Tom’s new project, a book of 17 mini stories that he wrote and was officially out for purchase a couple of days ago. You can get it from Amazon, Barnes & Noble, Book Depository and Audible for the audiobook read by Tom Himself.
A gentle Eastern European immigrant arrives in New York City after his family and his life have been torn apart by his country’s civil war. A man who loves to bowl rolls a perfect game–and then another and then another and then many more in a row until he winds up ESPN’s newest celebrity, and he must decide if the combination of perfection and celebrity has ruined the thing he loves. An eccentric billionaire and his faithful executive assistant venture into America looking for acquisitions and discover a down and out motel, romance, and a bit of real life. These are just some of the tales Tom Hanks tells in this first collection of his short stories. They are surprising, intelligent, heartwarming, and, for the millions and millions of Tom Hanks fans, an absolute must-have!
Tom is on full promotional mood, he was out & about a few days and we already got a couple of new photoshoots with some features written about him & the book. Check them out as follow. He did a talk with The New York times yesterday, check out the full video of the talk below and the pictures in the gallery.
In 2006, when Tom Hanks wanted to get a story published, he sent it to his friend and sometime director Nora Ephron.
Having had my own writing critiqued by her, I know just how daunting that could be.
“Oh, petrifying, horrifying, yes, yeah,” Mr. Hanks said, grimacing.
The piece was a sweet paean to his makeup man Danny Striepeke, then 75 years old and retiring, a 50-year Hollywood veteran who had started by giving Elvis Presley his tan in “Viva Las Vegas” and Laurence Olivier his Roman nose in “Spartacus” and ended by turning Mr. Hanks into a policeman, an astronaut, an Army Ranger, an F.B.I. agent, a Master of the Universe, a Slavic tourist stuck in an airport, Santa Claus and a Harvard professor of symbology.
Hanks sent Ms. Ephron the piece — she got mail! — and asked, “Is this a thing?”
“And she said, ‘Yes, it is a thing. Send it to The New York Times. I’ll make some calls for you. It shouldn’t be in the Sunday Styles section but maybe in the Thursday Styles section,”’ Mr. Hanks recalls. And after many rewrites and lots of no-mercy Nora editing, like “What does this mean?” and “This is not good” and “Voice, voice, voice” and “Tell people what you’re going to tell them, and then tell them, and then tell them what you just told them,” it was finally published in Thursday Styles.
I hesitate, wondering if now is the moment to break the news to Mr. Hanks: He has spent a decade honing his writing and, despite all the other acting and directing and producing he does, and despite being, as the historian Douglas Brinkley calls him, “American history’s highest-profile professor,” he has managed to squeeze in a book of fictional short stories called “Uncommon Type.” And yet he’s still going to be in Thursday Styles. [More]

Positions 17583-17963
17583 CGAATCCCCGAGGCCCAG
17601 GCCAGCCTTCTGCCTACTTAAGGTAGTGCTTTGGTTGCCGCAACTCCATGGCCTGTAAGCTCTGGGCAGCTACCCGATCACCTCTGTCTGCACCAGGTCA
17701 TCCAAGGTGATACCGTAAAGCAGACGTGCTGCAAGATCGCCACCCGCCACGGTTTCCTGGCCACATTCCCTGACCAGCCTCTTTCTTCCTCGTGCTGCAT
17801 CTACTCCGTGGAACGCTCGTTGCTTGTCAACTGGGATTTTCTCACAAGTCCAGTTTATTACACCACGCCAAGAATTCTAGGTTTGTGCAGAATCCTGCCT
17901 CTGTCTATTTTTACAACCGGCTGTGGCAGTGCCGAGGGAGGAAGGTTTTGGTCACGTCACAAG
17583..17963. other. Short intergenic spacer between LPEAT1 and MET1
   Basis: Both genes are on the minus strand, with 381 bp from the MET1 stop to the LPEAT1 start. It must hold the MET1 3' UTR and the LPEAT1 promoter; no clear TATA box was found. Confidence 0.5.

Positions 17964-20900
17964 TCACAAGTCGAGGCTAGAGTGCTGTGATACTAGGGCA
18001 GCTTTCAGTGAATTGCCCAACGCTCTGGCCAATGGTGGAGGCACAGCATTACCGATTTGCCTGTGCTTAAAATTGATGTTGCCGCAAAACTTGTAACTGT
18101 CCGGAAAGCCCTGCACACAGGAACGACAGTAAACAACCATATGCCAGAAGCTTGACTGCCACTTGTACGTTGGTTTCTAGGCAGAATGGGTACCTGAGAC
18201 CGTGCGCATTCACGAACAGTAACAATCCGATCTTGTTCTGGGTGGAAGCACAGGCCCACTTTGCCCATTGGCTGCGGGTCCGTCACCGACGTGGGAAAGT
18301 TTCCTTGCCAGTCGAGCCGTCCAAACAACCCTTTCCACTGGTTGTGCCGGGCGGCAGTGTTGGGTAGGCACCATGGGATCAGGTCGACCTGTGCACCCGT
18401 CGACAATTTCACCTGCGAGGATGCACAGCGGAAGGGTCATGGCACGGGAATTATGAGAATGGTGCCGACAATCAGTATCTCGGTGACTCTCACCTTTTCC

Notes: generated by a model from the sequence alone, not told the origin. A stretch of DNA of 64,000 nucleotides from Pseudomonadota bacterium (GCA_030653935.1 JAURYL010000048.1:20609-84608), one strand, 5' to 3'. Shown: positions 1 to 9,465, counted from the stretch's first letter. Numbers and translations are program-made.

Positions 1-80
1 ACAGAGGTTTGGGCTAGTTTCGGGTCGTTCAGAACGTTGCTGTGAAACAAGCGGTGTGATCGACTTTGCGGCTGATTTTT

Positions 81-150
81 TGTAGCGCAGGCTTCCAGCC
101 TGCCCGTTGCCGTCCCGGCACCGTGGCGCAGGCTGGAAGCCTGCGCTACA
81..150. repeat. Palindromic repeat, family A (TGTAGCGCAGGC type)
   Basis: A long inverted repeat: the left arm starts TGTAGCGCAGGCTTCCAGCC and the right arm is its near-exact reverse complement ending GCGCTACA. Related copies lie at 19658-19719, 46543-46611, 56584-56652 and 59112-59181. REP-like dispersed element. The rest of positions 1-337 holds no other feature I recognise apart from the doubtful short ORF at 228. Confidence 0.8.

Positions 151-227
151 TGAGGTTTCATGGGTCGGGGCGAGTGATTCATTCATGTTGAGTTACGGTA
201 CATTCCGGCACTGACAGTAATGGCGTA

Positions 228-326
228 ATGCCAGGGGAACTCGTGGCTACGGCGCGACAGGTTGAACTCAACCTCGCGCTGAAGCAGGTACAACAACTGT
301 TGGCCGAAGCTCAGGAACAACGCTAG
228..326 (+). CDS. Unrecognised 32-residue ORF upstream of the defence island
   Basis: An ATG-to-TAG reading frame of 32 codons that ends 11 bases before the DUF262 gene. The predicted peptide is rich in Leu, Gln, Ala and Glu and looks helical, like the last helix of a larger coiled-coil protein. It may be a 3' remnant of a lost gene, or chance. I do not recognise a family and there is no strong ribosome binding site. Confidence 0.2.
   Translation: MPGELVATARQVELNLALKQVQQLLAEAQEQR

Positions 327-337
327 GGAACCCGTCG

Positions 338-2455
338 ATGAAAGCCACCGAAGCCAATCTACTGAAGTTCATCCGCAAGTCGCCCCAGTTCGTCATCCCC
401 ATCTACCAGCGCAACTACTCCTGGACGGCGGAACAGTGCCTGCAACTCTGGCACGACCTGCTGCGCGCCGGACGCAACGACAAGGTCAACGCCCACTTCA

“This is odd,” Tom Hanks says with a shake of his shoulders, the international sign of limbering up. We are in a photographer’s studio in LA, a setting that is as familiar to Hanks as the reason for our meeting is strange. He has written a collection of short stories called Uncommon Type and, balanced on the edge of the sofa, is exploring the novelty of giving an interview without “talking points from the studio”. Hanks-the-actor is cushioned; Hanks-the-author is not, and after humbly asking what other writers I’ve interviewed recently (Salman Rushdie, Martin Amis) barks with incredulous laughter. “Oh, shit,” he says.Sign up for the Bookmarks email
For those of us who came of age in the late 1980s, Hanks has been around as long as we’ve been going to movies, and at 61 he is bizarrely unchanged: hair marginally greyer, face slightly fuller, but otherwise still Hanks, the boyish energy and cheerful cadences recognisable from three decades on screen. He often starts sentences with “Look, I get it”, or rather, “I-I-I get it”, the mild stutter synonymous with his brand of almost cartoonish affability. “Look, I get it,” he says, pushing his black spectacles up the bridge of his nose, hippy beads slack at his wrist. “I’m a famous guy and I wrote a book and all that, but the reality is, how much does a collection of short stories really warrant attention?”
This is classic Hanks, appearing to break the fourth wall of his celebrity to let us all in; and if he has survived these years in the spotlight relatively intact, it is through a combination of good luck and this kind of strategy. Hanks gives every impression of being sincere, but I get the feeling he is also rather wily about his famous good humour. As he must know by now, it can make it hard to see anything else. [More]
And last but not least, we got a new portrait session that was done with the TimesTalk.